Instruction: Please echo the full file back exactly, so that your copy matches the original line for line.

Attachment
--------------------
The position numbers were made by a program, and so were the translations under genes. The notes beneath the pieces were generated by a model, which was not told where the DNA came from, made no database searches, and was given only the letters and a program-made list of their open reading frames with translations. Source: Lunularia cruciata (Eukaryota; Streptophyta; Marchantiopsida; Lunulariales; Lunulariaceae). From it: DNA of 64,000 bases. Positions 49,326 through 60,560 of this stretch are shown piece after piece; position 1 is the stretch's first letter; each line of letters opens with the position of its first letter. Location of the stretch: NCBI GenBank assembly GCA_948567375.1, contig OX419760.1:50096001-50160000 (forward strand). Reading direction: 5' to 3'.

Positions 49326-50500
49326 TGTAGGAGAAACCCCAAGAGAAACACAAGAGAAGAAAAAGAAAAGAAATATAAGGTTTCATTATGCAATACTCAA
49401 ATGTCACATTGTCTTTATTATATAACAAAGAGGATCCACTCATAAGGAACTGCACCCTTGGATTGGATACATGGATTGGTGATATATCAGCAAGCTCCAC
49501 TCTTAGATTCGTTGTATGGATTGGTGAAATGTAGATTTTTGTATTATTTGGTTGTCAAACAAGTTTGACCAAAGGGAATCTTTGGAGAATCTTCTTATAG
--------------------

The position numbers were made by a program, and so were the translations under genes. The notes beneath the pieces were generated by a model, which was not told where the DNA came from, made no database searches, and was given only the letters and a program-made list of their open reading frames with translations. Source: Lunularia cruciata (Eukaryota; Streptophyta; Marchantiopsida; Lunulariales; Lunulariaceae). From it: DNA of 64,000 bases. Positions 49,326 through 60,560 of this stretch are shown piece after piece; position 1 is the stretch's first letter; each line of letters opens with the position of its first letter. Location of the stretch: NCBI GenBank assembly GCA_948567375.1, contig OX419760.1:50096001-50160000 (forward strand). Reading direction: 5' to 3'.

Positions 49326-50500
49326 TGTAGGAGAAACCCCAAGAGAAACACAAGAGAAGAAAAAGAAAAGAAATATAAGGTTTCATTATGCAATACTCAA
49401 ATGTCACATTGTCTTTATTATATAACAAAGAGGATCCACTCATAAGGAACTGCACCCTTGGATTGGATACATGGATTGGTGATATATCAGCAAGCTCCAC
49501 TCTTAGATTCGTTGTATGGATTGGTGAAATGTAGATTTTTGTATTATTTGGTTGTCAAACAAGTTTGACCAAAGGGAATCTTTGGAGAATCTTCTTATAG